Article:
“If protection of your personal data is important to you, we can only advise users to oppose the planned changes, and together with their friends to choose another provider,” said the Federation of German Consumer Organisations (VZBZ), an umbrella group for 42 German consumer associations.
The call followed an open letter to Facebook founder Mark Zuckerberg this week from Ilse Aigner, consumer affairs minister, threatening to delete her Facebook account in protest at the US firm’s “astounding” plans.
The VZBZ said that Facebook should have to ask its 400 million users worldwide for approval every time personal information is passed on to third parties, via an “opt-in” option.
At present, Facebook and other operators have an “opt-out” option, whereby users are forced to go through a laborious and time-consuming process to stop private information being given to others, it said.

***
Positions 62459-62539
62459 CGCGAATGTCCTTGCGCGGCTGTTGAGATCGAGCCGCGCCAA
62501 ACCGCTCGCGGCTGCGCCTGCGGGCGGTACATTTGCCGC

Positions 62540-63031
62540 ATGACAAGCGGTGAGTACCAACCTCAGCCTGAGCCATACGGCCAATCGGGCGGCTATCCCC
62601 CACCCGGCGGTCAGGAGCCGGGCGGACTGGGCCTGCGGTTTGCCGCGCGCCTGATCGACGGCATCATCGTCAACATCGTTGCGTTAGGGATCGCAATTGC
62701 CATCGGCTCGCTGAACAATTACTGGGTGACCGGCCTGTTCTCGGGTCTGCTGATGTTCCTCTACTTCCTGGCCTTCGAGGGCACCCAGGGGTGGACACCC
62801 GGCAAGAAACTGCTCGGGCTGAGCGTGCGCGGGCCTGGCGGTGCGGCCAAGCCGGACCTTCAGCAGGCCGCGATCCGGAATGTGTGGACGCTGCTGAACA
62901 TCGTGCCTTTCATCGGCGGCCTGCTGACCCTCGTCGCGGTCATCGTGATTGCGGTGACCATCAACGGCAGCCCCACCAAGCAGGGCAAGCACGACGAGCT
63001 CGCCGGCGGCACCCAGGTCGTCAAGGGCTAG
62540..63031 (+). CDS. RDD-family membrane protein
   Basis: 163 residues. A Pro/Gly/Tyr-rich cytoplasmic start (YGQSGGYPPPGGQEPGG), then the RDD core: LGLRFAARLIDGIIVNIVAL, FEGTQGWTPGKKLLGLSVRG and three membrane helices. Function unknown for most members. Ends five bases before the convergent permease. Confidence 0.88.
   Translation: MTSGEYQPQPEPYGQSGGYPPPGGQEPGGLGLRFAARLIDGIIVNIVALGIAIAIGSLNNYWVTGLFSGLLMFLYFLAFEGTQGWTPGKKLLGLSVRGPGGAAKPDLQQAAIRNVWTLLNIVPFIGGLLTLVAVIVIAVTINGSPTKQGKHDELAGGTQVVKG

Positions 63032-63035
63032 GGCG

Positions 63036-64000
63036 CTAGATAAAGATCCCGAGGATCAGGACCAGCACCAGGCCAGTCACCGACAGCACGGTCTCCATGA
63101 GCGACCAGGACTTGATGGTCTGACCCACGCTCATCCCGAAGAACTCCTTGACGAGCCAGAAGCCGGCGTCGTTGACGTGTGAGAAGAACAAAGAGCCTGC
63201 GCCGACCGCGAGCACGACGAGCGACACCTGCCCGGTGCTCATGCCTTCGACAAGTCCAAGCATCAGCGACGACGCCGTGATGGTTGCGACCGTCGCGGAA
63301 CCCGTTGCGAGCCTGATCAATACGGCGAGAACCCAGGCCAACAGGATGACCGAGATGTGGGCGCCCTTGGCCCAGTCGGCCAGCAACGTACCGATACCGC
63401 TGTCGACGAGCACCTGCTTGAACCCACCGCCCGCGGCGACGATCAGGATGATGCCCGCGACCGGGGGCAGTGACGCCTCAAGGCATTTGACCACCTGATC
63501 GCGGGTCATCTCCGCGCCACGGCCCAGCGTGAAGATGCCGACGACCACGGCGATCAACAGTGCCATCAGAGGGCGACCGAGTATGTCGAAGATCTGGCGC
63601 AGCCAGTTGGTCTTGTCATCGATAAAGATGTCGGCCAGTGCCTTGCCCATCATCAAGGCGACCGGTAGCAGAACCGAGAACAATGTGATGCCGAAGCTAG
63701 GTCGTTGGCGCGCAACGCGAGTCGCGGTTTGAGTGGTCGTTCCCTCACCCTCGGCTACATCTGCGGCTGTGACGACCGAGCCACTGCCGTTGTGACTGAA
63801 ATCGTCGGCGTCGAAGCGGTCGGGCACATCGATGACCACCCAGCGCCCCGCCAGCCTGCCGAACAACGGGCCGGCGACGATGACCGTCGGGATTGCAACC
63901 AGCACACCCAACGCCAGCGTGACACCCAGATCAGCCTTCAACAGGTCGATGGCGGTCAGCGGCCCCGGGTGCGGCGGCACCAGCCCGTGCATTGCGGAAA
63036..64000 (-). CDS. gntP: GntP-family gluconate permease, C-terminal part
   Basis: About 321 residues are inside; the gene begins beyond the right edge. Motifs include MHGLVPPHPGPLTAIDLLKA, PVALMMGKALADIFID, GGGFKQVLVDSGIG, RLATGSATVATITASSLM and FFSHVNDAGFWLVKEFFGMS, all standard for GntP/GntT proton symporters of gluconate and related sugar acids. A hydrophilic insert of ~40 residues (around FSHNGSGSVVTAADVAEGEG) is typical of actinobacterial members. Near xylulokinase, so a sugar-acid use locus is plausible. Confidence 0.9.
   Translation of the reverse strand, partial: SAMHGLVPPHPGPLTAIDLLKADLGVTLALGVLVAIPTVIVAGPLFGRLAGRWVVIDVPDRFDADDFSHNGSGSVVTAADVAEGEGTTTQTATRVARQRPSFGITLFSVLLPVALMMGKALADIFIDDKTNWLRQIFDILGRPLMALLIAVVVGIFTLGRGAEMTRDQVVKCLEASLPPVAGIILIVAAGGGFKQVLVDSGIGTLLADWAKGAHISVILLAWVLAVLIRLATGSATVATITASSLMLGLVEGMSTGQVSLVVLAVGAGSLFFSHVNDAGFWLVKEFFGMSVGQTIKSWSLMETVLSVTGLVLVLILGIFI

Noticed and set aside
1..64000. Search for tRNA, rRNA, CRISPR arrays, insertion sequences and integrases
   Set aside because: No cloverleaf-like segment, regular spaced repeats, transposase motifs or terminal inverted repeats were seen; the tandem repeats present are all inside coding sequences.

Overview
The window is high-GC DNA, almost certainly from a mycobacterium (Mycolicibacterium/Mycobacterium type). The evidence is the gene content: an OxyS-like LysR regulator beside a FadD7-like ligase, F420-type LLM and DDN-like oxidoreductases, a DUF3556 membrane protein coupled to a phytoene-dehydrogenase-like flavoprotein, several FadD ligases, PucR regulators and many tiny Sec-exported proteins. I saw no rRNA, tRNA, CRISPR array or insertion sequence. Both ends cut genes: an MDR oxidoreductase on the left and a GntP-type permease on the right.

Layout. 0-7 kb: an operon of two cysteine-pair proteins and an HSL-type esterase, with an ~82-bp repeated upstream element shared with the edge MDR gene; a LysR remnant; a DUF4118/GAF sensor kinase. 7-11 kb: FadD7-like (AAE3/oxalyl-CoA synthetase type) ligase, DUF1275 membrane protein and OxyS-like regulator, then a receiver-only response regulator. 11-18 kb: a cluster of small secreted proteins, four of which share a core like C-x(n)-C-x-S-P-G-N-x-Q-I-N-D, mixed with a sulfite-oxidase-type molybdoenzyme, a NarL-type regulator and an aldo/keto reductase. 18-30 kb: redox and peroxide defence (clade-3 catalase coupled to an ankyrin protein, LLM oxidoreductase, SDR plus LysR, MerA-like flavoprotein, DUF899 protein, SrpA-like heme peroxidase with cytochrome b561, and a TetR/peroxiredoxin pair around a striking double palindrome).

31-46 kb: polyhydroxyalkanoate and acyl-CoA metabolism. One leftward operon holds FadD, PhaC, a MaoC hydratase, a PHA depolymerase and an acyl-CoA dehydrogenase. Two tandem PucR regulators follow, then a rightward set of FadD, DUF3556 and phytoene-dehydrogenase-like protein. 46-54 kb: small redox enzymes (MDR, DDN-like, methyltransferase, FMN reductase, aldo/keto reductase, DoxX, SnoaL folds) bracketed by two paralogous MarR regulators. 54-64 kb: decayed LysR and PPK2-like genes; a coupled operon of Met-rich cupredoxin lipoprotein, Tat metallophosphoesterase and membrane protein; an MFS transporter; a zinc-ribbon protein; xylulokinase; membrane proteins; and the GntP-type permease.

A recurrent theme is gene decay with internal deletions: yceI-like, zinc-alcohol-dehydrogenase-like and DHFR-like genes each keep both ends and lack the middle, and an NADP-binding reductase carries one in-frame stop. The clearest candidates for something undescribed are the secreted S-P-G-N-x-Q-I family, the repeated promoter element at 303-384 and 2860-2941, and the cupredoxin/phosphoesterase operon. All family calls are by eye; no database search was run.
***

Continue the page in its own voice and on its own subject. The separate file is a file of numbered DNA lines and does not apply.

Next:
“Responsibility for respecting data protection lies with the provider, not with the consumer,” the group said.
Facebook issued last month updated privacy guidelines saying that it would “occasionally” need to provide general user information to “pre-approved third party websites and applications” accessed by Facebook members while logged on.
“In these cases we require these websites and applications to go through an approval process, and to enter into separate agreements designed to protect your privacy,” it said.
Partly for historical reasons, Germany is particularly sensitive about privacy issues, with campaigners bristling at plans by US Internet giant Google to launch its “Street View” service later this year allowing users to view panoramic still photos of city streets.